Now I am in a season of learning. Learning to dial it back. Learning to say no. Learning what my capacity is and what healthy rhythms are and exactly how much I can carry. It’s a process of ‘right-sizing my life’, as Shauna Niequist calls it.
It reminds me of backpacking, actually. I’m 5’1”. To backpack well and be able to withstand the pack and have the endurance I need, my body is only supposed to carry a certain amount of weight. So, when I get ready to go out, I have to carefully fill my pack and distribute the weight. I have to account for the weight of the pack itself, the weight of the water bottles I’m carrying, and the contents of the pack – my sleeping bag, my clothes, my gear, etc. Now, I can act like some deranged superwoman and overstuff my pack and exceed the weight calculations for my body, but it is going to play out poorly down the trail, trust me! I’ve been there! A too full, poorly distributed pack will eventually break you down. The body WILL keep score! Your knees will pay, your back will pay, your shoulders and neck will pay. Then the attitude. Then the relationships with others. I’m not kidding. It gets ugly when your pack isn’t right and you try to carry too much. And it ends in exhaustion and depletion and brokenness.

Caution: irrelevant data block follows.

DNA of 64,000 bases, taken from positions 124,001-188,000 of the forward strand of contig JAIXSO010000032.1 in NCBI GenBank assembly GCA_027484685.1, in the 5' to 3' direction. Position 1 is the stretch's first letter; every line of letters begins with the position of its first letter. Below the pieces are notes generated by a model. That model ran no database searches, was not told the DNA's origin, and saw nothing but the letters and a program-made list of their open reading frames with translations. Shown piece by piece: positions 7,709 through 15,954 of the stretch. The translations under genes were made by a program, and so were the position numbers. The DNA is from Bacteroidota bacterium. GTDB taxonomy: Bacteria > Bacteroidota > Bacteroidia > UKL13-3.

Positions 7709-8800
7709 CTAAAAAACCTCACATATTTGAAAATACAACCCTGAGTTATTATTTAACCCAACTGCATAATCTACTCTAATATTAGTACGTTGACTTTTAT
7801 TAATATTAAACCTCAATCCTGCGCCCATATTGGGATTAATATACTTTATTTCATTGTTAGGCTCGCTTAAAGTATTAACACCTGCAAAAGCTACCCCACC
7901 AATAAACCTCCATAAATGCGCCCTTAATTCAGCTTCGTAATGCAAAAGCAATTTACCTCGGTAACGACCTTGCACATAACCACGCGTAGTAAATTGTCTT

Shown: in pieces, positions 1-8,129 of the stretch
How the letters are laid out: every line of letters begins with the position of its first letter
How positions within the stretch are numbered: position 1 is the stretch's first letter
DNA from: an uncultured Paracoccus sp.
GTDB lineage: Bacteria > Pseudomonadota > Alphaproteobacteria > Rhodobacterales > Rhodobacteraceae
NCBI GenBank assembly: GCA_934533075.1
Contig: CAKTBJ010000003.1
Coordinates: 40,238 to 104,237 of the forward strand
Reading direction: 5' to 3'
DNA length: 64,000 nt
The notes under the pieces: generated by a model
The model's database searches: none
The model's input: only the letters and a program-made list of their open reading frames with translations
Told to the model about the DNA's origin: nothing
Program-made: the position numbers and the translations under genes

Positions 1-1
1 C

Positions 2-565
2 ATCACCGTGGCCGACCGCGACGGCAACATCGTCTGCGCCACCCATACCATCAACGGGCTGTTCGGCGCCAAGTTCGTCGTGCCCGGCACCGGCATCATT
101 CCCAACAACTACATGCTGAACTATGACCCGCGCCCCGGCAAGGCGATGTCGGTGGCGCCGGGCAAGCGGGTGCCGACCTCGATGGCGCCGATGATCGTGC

This season of no is not easy for me. It’s a time of wrestling with decisions over what to keep and what to let go. I’m having to fight a lot of guilt. I’m having to learn to accept help. I’m having to say no to some teaching and some writing that I really love to do. I’m saying no to some travel and some visits that I would like to be able to do. But this is not a season for yes. Because I need to say a lot of no so I can rest. I need to rebuild my life. I need to learn some healthy rhythms. I need to say a lot of no so I can recover my physical and mental health. I need to say no so I can get back some joy.
Saying no is still not intuitive to me. Yes is my default, and I need to learn to reset and reboot and think through my decisions before I say yes. Because my yes will mean no to someone or something else.
In this season, I’m saying yes to rest and recovery and getting my life back.
*This is part 4 of a series on my burnout recovery. Go to The Slow Burn(out) to read from the beginning of the series.